From: Robert Baer
X-Mailer: Mozilla 4.75 [en] (Win98; U)
Subject: Re: MOSFET overvoltage protection
Date: Mon, 07 Oct 2002 07:08:10 GMT
NNTP-Posting-Date: Mon, 07 Oct 2002 00:08:10 PDT
Organization: EarthLink Inc. -- http://www.EarthLink.net
Bob Wilson wrote:
> In article ,
> **email@example.com* says...
> >I have a question about using a MOSFET (IRF640 or 740)
> >to drive an automotive ignition coil (about 6 millihenrys,
> >1.5 ohms, and charged to 50 mJ). Worked for awhile using
> >only a MOV across the drain/source terminals, however the
> >device failed using an RC snubber (0.5uF, 8 ohms) in place
> >of the MOV. The gate to source resistance of the failed
> >device reads about 60 ohms. I'm guessing the device failed
> >from a high negative voltage to the gate as there was no clamp
> >diode in place to protect the gate. However there is an integral
> >diode inside the device from drain to source which should have
> >limited the drain voltage to less than a volt negative, so I'm not
> >sure why it failed. What is the usual practice to protect a
> >MOSFET from overvoltages on the gate and drain?
> >If a clamp diode is used on the gate, should it be a zener diode,
> >or fast acting schottky diode?
> Even MOVs are a lousy way to protect against such spikes. They have an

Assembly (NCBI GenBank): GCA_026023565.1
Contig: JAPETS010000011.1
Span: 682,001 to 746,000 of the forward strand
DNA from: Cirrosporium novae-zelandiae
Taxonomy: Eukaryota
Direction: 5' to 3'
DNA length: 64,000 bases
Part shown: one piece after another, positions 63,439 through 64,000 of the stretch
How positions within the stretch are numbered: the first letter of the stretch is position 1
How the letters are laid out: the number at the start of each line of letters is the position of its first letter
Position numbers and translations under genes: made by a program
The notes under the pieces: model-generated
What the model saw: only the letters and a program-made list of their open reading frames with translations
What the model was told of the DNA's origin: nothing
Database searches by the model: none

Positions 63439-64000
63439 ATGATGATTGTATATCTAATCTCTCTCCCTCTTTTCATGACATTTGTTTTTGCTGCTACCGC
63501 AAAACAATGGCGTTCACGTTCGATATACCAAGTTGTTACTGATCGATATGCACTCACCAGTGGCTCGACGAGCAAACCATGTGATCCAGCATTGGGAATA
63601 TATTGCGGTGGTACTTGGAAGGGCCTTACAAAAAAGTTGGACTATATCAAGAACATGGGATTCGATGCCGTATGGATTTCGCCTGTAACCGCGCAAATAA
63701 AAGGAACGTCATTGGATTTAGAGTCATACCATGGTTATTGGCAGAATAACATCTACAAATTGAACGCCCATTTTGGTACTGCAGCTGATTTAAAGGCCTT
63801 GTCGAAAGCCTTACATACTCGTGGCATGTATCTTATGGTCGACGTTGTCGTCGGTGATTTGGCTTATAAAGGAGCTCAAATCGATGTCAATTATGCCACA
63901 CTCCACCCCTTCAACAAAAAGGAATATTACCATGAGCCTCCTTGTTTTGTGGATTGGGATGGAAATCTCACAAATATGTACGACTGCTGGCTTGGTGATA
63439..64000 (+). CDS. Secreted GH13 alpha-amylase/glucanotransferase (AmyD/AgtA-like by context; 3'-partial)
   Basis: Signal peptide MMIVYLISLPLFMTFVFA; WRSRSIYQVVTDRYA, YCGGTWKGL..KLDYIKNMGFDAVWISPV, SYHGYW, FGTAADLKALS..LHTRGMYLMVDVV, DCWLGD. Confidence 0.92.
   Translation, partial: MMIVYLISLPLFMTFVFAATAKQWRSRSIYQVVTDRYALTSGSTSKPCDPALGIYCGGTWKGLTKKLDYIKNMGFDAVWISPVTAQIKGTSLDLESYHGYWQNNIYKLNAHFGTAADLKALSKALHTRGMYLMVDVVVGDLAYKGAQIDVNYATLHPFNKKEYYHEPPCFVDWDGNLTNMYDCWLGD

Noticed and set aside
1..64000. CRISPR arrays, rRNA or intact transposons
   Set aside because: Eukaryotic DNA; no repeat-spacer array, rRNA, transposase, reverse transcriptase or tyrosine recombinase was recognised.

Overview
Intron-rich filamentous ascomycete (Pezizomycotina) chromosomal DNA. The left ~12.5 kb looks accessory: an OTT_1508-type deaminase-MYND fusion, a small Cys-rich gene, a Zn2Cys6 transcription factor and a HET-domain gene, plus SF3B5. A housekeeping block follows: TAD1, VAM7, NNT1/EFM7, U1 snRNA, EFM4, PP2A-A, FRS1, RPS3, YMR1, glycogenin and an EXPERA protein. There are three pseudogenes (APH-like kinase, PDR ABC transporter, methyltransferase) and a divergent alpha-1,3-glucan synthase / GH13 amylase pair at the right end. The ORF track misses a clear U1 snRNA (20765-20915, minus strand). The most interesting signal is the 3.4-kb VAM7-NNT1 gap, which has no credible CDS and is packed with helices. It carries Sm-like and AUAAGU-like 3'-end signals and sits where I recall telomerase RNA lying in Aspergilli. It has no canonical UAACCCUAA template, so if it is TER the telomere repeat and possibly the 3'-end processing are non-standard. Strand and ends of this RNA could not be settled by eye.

> extremely soft knee. They are mainly used on AC applications since they are
> polarity insensitive. Zeners (or their close relatives, Transzorbs, or TVSs)
> are the way to go. They are extremely fast, and have a hard, well defined
> clamp voltage. MOVs require the voltage to rise to more than double the
> point where they start conducting, before they are conducting significant
> clamping current.
> The integral FET body diode is useless as a means of protecting against
> positive overvoltage, and is rather slow to turn on with reverse voltage.
> Use a fast diode in parallel for this. You may also be seeing Miller effects
> that cause the gate to blow, when very fast drain voltage risetimes are
> involved. Hang a 12V zener across the gate.
Not only that, but a MOV goes sour with use; dies exactly like
radiation kills - by total dosage.